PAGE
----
1. The name of the employee and company, and the date of the letter. This is a legal document, so including these details, while it may feel unnecessary, is very important.

  2. When the termination goes into effect. Is it effective immediately or on a specific date? Be sure to include this in the letter, preferably early on, so that it’s easy to find.

  3. The reasons for the termination. As always, check with your lawyer about what you should and shouldn’t include, but it’s generally a good idea to explain the reason for the termination.

  4. Any warnings or corrective steps you’ve given the employee. Again, check with your lawyers, but it’s typically wise to detail the previous warnings, additional training, or other corrective steps you’ve given the employee up to this point.

  5. What occurred at the termination meeting. Since you’ll be giving the termination letter to the employee after you’ve talked with them (and because it’s a legal record), it’s also a good idea to include an overview of what happened at the termination meeting.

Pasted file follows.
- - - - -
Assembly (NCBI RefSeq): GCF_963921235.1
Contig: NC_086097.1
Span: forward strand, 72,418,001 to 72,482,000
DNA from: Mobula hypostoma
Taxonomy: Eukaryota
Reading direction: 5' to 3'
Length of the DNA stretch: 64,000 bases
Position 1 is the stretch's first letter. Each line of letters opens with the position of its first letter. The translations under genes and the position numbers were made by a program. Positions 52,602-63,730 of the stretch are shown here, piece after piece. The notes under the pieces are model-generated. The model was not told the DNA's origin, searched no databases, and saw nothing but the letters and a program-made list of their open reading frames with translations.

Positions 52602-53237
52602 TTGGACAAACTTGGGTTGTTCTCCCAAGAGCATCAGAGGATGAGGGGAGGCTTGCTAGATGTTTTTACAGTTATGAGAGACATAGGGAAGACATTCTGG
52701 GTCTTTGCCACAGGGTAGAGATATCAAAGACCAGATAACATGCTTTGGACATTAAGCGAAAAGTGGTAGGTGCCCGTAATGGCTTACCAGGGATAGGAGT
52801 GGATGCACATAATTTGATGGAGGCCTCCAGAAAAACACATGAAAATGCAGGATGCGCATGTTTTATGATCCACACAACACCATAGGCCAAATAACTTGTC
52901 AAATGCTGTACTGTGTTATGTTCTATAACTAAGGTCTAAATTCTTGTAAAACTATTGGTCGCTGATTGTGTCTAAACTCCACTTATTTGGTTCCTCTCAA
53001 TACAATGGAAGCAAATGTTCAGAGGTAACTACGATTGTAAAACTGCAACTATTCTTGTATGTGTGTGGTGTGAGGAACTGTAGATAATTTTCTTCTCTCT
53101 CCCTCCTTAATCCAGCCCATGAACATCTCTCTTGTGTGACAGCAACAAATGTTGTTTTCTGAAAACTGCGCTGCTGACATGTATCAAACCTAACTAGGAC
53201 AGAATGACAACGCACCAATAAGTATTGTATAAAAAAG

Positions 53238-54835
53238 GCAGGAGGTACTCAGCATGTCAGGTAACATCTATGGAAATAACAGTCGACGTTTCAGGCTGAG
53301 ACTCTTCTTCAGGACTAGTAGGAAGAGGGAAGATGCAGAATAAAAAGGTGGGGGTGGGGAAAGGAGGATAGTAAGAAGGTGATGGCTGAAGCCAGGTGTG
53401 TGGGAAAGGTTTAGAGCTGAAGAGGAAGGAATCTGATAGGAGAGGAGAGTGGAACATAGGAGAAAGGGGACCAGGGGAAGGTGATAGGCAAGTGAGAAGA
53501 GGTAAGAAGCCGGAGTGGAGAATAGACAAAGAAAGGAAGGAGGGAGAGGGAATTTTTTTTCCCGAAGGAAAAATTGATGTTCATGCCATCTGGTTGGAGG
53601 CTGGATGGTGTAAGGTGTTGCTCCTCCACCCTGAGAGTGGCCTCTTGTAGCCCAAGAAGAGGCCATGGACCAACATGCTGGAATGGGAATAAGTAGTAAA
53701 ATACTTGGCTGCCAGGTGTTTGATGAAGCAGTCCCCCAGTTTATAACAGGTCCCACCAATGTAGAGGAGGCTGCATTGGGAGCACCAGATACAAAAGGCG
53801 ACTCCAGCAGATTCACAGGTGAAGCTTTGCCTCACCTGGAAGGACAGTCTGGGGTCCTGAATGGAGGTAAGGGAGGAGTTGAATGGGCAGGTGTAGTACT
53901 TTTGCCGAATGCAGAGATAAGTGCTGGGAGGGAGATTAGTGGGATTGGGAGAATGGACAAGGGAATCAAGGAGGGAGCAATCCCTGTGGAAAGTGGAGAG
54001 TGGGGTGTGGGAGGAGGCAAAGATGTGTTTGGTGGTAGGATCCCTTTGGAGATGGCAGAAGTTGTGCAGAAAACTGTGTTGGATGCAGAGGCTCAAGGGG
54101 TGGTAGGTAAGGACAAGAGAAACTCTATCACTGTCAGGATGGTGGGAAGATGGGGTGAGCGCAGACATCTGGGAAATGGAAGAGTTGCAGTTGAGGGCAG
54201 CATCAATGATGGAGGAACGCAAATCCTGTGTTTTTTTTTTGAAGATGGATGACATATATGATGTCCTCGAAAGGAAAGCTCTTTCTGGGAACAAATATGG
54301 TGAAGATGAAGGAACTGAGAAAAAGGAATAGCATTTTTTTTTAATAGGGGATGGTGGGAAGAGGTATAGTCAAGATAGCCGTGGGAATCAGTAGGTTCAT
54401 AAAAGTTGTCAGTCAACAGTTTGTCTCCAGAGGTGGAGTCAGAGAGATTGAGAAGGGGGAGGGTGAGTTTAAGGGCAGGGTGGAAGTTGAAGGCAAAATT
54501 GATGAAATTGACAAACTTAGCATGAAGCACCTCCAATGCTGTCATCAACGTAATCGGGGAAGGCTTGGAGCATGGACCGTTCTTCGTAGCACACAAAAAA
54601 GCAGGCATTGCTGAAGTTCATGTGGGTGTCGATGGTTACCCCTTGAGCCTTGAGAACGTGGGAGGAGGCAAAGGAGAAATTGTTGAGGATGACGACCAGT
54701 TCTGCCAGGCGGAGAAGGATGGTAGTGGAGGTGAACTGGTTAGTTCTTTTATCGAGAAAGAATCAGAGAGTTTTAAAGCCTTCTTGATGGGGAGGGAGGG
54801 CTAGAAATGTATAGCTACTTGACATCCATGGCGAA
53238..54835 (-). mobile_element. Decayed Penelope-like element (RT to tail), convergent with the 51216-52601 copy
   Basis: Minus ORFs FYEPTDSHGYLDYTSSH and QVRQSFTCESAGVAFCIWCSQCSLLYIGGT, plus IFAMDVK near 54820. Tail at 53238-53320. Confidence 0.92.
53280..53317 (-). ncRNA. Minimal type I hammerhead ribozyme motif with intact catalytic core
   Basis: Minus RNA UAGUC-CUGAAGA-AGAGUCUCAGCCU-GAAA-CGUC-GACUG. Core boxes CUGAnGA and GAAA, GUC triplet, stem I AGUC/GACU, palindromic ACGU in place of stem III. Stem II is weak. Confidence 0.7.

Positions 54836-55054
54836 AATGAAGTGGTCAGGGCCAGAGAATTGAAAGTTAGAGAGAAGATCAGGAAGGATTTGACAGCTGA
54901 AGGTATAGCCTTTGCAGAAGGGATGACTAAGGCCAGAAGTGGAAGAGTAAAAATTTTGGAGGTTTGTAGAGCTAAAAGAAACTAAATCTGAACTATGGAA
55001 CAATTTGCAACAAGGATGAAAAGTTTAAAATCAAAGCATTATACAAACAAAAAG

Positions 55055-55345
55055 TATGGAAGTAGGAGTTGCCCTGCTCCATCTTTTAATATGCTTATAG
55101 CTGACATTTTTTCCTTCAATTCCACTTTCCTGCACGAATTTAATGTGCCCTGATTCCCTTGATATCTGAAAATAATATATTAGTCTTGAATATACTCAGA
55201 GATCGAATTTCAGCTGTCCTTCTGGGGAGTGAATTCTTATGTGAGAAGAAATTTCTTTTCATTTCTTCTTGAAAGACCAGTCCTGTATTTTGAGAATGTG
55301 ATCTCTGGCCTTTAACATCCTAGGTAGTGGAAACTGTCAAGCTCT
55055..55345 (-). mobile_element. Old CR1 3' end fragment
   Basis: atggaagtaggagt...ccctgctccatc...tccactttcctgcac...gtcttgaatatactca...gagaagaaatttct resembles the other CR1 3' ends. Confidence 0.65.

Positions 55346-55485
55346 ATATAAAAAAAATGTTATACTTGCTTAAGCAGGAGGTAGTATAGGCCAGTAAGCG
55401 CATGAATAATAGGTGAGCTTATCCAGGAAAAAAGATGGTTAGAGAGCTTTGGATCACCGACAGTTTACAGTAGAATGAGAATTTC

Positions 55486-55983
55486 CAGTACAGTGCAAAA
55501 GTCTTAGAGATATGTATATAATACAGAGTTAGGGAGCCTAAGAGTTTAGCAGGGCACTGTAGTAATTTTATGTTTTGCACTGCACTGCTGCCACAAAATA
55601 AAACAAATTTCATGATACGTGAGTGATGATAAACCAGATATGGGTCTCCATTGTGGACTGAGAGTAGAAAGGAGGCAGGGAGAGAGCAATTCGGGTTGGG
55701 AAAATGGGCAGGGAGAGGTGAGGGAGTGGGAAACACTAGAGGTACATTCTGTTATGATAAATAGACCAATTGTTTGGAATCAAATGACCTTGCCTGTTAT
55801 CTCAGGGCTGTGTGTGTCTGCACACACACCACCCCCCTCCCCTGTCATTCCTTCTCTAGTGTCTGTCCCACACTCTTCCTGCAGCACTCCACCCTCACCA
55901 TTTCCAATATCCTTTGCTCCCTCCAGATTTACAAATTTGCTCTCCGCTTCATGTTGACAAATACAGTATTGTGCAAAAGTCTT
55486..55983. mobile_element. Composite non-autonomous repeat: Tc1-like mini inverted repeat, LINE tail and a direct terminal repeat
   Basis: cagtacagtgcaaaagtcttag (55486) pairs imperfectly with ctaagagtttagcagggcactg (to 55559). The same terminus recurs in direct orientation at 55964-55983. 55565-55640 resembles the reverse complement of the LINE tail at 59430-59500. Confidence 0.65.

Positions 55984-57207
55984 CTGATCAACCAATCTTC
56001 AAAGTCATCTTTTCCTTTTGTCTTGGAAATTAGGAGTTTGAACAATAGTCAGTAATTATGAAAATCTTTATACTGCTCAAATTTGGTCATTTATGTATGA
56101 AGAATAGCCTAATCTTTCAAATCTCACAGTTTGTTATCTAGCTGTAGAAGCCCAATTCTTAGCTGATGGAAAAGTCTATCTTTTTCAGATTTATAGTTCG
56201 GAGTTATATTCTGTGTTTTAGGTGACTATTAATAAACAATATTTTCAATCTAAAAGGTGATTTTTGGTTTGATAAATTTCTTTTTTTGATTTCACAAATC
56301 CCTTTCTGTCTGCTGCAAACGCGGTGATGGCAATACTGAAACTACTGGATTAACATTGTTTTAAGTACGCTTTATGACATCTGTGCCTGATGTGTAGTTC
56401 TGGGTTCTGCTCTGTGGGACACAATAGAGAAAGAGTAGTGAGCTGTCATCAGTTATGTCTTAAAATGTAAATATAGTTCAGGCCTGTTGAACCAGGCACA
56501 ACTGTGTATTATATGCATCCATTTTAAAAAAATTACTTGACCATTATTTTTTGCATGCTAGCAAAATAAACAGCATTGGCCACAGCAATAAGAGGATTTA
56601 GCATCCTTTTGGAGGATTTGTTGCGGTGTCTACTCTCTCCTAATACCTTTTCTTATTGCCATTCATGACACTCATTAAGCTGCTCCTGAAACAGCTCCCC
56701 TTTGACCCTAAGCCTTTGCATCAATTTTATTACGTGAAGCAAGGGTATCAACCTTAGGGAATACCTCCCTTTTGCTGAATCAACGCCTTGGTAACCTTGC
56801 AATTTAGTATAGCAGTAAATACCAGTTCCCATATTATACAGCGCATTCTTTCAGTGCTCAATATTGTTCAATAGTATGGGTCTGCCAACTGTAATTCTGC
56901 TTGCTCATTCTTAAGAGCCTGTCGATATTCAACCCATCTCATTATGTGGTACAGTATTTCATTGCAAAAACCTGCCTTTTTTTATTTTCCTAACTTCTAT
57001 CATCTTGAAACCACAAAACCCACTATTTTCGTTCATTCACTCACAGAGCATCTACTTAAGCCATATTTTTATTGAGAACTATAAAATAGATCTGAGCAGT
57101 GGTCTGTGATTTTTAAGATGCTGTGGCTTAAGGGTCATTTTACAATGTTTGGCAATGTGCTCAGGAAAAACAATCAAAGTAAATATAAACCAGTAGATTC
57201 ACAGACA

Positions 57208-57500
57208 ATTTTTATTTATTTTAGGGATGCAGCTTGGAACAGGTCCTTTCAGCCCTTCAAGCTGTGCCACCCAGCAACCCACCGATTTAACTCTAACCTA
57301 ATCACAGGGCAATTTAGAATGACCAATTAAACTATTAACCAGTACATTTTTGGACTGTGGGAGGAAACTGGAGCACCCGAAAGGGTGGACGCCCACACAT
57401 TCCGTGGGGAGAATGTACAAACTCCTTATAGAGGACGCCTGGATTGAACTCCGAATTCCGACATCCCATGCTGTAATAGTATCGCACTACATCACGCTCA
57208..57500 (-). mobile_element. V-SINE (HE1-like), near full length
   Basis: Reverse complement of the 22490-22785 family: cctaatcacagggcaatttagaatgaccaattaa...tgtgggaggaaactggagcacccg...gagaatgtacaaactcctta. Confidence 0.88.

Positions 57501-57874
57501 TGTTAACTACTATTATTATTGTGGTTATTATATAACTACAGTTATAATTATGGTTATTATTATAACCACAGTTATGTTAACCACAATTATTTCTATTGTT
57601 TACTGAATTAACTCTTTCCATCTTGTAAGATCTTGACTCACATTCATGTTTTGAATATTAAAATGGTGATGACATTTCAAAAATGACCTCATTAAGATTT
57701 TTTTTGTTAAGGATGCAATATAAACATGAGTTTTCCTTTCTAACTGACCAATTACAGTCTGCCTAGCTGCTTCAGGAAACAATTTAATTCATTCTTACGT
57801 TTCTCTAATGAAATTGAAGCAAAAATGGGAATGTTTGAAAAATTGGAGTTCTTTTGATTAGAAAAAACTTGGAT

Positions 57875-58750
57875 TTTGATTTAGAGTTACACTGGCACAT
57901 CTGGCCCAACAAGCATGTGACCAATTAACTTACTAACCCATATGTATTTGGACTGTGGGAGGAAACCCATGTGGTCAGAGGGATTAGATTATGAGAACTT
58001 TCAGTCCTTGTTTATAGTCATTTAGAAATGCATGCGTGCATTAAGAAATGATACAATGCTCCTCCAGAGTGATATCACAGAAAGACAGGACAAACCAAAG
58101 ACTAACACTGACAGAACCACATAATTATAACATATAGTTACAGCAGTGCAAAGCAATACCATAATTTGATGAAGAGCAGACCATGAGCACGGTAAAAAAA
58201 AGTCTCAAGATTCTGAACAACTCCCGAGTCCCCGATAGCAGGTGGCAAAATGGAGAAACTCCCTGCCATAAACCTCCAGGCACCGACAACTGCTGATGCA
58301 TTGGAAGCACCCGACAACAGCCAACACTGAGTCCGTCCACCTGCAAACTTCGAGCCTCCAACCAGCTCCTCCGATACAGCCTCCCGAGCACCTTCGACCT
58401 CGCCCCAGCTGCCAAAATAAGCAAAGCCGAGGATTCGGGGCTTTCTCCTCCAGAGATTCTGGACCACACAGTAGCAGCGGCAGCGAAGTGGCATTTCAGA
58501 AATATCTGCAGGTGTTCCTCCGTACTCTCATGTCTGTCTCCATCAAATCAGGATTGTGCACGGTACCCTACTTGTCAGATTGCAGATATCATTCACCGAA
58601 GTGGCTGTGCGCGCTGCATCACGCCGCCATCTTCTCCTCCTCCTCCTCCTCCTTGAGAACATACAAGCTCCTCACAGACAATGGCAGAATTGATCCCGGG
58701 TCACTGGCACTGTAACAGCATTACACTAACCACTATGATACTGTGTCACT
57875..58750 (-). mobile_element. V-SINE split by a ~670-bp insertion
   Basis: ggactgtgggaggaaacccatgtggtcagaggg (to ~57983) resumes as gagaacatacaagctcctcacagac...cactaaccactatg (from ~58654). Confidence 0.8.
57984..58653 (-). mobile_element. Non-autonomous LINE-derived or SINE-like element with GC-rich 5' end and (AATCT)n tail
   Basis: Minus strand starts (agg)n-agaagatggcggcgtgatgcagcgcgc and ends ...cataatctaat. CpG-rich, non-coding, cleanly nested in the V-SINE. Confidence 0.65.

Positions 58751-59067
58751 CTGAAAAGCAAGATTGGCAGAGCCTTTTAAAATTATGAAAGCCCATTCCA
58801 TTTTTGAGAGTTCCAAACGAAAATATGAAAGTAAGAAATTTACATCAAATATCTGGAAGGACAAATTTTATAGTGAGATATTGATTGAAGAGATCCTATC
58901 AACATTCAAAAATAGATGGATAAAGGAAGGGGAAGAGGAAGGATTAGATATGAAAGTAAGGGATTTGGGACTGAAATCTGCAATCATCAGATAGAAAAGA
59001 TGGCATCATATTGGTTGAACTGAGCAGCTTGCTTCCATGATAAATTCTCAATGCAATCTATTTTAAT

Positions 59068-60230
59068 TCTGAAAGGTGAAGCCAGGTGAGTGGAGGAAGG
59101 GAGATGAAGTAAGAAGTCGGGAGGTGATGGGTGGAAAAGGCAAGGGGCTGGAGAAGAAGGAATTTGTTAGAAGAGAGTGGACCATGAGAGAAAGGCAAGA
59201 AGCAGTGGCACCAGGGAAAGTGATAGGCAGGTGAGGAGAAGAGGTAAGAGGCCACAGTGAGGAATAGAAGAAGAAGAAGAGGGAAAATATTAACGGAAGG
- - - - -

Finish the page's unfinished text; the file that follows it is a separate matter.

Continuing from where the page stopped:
At the very least, you should mention that there was a termination meeting and that this letter confirms what was talked about there.

    Your lawyers may also want you to mention that the employee signed a non-compete, non-disclosure, or separation agreement during the meeting, so be sure to check with them on this.

  6. An explanation of their benefits. You need to inform your employees about what will happen with their benefits, even if you simply tell them that you will be sending them more information later.